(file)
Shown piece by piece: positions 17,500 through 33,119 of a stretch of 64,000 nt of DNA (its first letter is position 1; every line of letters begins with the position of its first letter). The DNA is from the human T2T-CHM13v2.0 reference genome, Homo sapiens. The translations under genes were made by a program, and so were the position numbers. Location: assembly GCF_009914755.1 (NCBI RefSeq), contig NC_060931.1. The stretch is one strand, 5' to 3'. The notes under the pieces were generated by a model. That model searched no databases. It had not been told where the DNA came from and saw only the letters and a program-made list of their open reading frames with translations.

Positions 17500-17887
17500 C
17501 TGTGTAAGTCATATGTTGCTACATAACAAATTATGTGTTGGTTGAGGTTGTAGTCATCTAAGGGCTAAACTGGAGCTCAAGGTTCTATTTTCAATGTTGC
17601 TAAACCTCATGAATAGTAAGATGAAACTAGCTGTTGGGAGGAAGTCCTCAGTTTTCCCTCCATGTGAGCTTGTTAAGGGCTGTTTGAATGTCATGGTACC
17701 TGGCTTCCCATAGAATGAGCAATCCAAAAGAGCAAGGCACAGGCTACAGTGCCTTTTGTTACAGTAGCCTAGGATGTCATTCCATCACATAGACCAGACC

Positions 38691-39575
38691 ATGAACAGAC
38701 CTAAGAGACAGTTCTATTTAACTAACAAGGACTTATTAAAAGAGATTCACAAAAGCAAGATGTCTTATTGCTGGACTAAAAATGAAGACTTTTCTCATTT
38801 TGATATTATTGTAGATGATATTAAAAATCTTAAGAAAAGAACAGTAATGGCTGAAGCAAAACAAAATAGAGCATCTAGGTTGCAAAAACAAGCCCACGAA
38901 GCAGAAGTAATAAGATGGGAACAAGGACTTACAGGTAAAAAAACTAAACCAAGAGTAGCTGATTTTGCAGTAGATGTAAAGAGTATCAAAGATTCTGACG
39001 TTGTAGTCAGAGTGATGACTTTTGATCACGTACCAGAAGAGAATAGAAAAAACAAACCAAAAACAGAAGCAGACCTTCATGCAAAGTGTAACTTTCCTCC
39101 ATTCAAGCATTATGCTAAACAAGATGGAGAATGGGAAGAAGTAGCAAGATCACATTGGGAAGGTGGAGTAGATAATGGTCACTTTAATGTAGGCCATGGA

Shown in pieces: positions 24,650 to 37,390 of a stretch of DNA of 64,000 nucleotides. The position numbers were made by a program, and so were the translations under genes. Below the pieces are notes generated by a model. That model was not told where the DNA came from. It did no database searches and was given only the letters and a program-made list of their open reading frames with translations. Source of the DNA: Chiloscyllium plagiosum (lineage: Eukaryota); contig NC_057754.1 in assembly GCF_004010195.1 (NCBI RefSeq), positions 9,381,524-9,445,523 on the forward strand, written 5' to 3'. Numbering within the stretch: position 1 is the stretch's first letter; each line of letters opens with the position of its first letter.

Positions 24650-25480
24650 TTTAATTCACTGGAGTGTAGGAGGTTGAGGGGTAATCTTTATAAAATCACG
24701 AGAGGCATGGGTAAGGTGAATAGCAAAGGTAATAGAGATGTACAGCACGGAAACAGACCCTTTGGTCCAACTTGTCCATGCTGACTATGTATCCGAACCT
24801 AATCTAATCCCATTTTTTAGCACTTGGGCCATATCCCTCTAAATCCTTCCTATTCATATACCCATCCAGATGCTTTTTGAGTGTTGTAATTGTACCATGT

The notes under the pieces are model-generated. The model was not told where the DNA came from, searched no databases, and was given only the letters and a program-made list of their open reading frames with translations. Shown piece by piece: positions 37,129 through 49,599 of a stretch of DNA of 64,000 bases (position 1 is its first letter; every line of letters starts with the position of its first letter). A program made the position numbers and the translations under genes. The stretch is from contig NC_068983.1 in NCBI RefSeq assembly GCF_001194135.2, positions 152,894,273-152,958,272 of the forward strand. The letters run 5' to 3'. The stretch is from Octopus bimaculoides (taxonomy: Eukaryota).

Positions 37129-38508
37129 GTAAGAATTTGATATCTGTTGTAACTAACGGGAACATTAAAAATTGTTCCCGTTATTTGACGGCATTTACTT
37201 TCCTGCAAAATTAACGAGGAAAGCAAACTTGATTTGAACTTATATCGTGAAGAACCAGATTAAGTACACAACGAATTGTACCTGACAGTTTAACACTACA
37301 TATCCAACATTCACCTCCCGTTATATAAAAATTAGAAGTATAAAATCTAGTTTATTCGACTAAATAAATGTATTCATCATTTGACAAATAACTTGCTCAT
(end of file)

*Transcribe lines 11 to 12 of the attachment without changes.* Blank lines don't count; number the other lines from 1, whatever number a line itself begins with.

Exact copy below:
38901 GCAGAAGTAATAAGATGGGAACAAGGACTTACAGGTAAAAAAACTAAACCAAGAGTAGCTGATTTTGCAGTAGATGTAAAGAGTATCAAAGATTCTGACG
39001 TTGTAGTCAGAGTGATGACTTTTGATCACGTACCAGAAGAGAATAGAAAAAACAAACCAAAAACAGAAGCAGACCTTCATGCAAAGTGTAACTTTCCTCC